My grandmother, Sunny Mathison, turns 100 this Sunday, June 10, and our family and friends will be gathering at Pelican Lake in Minnesota this weekend to celebrate her amazing life.
My grandmother embodies the qualities that have defined the Greatest Generation. She is elegant, faithful, responsible, hard-working, dignified and humble. In the course of her life, she has been a devoted and beloved daughter, wife, mother, mother-in-law, grandmother, great-grandmother, aunt and friend.
Like many from her generation, she is, even still, a disciplined writer of thank-you notes and a sharp bridge player. She rarely sits still, exercises often, reads daily and takes impeccable care of herself. She is a marvelous home cook who made sure that every dinner she served always included a special dessert. I am humbled, and grateful, to be part of her gene pool and delighted to celebrate her arrival into the rarefied club of centenarians.
Part of our celebration will include several homemade angel food cakes, an old-fashioned specialty and one of my favorite cakes to make from scratch. Just in case there is any cake left over, I've come up with a great excuse for Sunny to enjoy some birthday cake for breakfast (not that you need one if you're 100 years old): Angel Food French Toast.
The egg batter includes a little slurry made from milk and flour, which helps to create a wonderfully crisp outer texture while keeping the cake inside soft and moist. To cook the French toast, I use a griddle set on medium heat and cook each piece on three sides until golden brown, including the thick outer crust.
This breakfast treat is wonderful on its own, but even better when given a seasonal touch with homemade strawberry sauce, also known as a coulis (coo-lee). Coulis is a French word for a simple, thin puree of either a fruit or vegetable that has been strained of seeds to create a smooth sauce.
Featuring just three ingredients - strawberries, lemon or apple juice and sugar - this strawberry coulis can be whipped together in about 20 minutes and refrigerated for at least five days, or frozen for several months. It is excellent with Angel Food French Toast, ice cream, cake or even just toast.
Angel Food French Toast is a heavenly confection fit for an angel 100 years in the making. On behalf of my family and everyone who is blessed to know Sunny, we wish you the happiest of birthdays!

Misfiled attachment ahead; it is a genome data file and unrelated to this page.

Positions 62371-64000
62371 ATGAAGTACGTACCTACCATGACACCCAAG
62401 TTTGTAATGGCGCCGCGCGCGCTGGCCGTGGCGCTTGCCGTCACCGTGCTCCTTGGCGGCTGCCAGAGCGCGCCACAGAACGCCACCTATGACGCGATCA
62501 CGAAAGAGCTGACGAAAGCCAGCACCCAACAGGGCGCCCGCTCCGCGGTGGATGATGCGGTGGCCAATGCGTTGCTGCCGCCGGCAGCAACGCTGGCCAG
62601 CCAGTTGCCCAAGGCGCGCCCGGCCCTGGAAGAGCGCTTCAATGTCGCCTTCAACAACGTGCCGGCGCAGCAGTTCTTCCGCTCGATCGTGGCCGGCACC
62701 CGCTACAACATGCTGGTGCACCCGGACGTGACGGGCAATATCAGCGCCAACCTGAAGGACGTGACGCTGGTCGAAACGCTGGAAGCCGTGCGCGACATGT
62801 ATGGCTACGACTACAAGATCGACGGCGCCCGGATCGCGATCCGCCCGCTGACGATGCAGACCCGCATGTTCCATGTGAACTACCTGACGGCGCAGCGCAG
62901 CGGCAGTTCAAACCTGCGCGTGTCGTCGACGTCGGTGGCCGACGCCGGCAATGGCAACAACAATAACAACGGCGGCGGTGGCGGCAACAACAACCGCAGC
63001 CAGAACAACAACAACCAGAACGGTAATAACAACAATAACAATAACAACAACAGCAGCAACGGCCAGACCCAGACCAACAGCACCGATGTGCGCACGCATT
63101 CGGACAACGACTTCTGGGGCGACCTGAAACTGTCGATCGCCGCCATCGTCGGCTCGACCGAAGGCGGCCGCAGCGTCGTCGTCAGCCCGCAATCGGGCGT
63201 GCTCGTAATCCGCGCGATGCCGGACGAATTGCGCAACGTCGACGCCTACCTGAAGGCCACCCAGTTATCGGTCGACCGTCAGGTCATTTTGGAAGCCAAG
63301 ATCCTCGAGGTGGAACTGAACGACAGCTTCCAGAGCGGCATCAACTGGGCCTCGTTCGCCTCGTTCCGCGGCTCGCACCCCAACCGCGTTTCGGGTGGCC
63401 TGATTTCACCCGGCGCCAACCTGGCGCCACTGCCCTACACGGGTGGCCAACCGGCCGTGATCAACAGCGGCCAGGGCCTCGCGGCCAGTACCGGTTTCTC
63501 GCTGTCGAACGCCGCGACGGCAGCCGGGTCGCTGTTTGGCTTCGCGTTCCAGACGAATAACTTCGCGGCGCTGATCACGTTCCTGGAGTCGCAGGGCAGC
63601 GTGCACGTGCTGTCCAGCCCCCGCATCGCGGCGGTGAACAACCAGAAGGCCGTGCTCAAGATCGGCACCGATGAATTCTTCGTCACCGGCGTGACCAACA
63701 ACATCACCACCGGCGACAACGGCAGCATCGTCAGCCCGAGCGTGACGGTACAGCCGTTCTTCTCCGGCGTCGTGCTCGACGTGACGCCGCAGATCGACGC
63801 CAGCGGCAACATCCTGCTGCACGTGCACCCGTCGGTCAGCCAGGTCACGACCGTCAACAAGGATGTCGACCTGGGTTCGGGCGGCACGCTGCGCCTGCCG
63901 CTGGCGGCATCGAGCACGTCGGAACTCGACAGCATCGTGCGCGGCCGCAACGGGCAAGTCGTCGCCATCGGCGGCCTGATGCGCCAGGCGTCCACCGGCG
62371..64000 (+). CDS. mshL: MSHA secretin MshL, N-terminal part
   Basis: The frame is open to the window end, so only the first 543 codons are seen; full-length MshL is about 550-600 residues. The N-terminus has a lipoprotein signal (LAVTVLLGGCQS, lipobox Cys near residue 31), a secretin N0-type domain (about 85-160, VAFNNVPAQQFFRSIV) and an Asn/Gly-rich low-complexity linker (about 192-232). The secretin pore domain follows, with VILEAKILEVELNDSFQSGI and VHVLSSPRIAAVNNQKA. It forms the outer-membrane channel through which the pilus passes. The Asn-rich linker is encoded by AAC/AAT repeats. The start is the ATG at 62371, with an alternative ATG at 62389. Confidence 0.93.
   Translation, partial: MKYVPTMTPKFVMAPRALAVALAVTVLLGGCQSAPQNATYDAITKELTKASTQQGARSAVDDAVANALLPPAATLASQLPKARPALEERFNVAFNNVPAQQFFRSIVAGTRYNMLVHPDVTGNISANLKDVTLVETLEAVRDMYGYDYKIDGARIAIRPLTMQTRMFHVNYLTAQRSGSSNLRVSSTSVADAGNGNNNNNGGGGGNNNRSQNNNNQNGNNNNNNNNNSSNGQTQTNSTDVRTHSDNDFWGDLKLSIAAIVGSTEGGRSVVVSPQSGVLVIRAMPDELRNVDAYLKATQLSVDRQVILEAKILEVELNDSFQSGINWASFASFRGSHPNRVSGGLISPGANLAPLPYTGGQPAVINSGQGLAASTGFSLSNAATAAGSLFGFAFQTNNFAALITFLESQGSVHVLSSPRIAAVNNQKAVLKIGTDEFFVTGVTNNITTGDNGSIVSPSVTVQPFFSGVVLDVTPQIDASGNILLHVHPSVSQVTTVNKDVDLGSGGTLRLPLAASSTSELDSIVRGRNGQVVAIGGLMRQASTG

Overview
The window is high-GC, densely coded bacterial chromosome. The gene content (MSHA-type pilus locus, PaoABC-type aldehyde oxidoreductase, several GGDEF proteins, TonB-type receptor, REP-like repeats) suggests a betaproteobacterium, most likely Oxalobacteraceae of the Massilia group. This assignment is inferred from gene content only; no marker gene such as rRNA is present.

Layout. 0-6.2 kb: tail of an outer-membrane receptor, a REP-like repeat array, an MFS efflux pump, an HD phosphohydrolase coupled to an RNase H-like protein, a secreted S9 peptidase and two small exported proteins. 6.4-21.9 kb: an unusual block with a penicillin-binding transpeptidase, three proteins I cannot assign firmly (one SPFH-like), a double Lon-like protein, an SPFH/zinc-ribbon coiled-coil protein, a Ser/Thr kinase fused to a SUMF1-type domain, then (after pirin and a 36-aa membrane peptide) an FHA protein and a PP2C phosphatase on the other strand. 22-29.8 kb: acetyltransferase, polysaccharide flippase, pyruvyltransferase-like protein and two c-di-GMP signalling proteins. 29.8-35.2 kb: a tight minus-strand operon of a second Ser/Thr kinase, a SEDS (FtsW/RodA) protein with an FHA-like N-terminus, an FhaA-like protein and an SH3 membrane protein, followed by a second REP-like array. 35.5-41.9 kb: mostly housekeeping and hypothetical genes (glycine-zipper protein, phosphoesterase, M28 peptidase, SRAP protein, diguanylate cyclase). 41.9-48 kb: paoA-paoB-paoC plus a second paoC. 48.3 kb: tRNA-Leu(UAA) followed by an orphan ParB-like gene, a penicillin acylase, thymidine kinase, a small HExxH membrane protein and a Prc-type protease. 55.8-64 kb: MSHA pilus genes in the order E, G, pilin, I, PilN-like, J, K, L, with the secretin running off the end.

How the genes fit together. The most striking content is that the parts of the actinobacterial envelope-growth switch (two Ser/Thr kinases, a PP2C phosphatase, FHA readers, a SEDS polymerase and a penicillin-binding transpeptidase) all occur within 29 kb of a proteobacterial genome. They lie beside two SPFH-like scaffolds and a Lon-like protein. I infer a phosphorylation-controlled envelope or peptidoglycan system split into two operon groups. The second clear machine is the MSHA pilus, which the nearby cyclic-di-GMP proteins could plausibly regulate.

Angel Food French Toast
Serves: 4 to 6
1 angel food cake, sliced into 12 pieces
3 large eggs
¾ cup milk, plus 2 tablespoons
2 teaspoons vanilla extract
1 tablespoon flour
¼ teaspoon salt
¼ teaspoon cinnamon
Butter, for greasing the griddle/pan
Heat a griddle or large skillet over medium to medium-low heat.
In a large mixing bowl, beat the eggs with the vanilla and ¾ cup milk until frothy.
In a small bowl, use a whisk to combine the flour, salt and cinnamon until evenly blended. Add 2 tablespoons flour and mix until the dry ingredients are totally dissolved to create a slurry.
Add the slurry to the egg mixture and beat until well combined.
Heat a griddle or pan on medium to medium-low heat. One at a time, soak each slice in the egg mixture, letting most of the liquid drain off. For best results, place soaked slices on a wire rack set over a baking sheet for 2 to 3 minutes.
Melt a pat of butter on the hot griddle/pan, then place 2 to 3 pieces on it and cook until golden brown on 3 sides, including the thick outer crust, about 2 to 3 minutes per side. Repeat with remaining slices, adding butter as needed.
Serve with strawberry sauce or fresh fruit and fresh whipped cream.
Leftovers may be refrigerated for up to 2 days and reheated on the griddle/pan before serving.
Makes: About 1 ½ cups
1 pound strawberries, tops removed and halved
¼ to ⅓ cup sugar
1 to 2 tablespoons fresh lemon juice (apple juice may be substituted)
In a medium saucepan, add the strawberries, ¼ cup sugar and 1 tablespoon juice and stir to combine. Cook over medium-low heat for 10 to 15 minutes, stirring occasionally, until the berries are mushy-soft. Use a handheld or liquid blender to puree the mixture until smooth. Taste the sauce and add more sugar and/or juice as desired.
To remove the seeds, place a strainer over a medium bowl and pour the liquid into it, using the back of a ladle to press the mixture through. Transfer sauce to a squeeze bottle or airtight container and refrigerate for at least 5 days or freeze for several months.
Recipe Time Capsule:
This week in...
• 2017: Strawberry Coffee Cake
• 2016: Spicy Black Bean Salad
• 2015: Fried Mushroom Balls
"Home With the Lost Italian" is a weekly column written by Sarah Nasello featuring recipes by her husband, Tony Nasello. The couple owned Sarello's in Moorhead and lives in Fargo with their 13-year-old son, Giovanni. Readers can reach them at sarahnasello//thelostitalian.areavoices.com.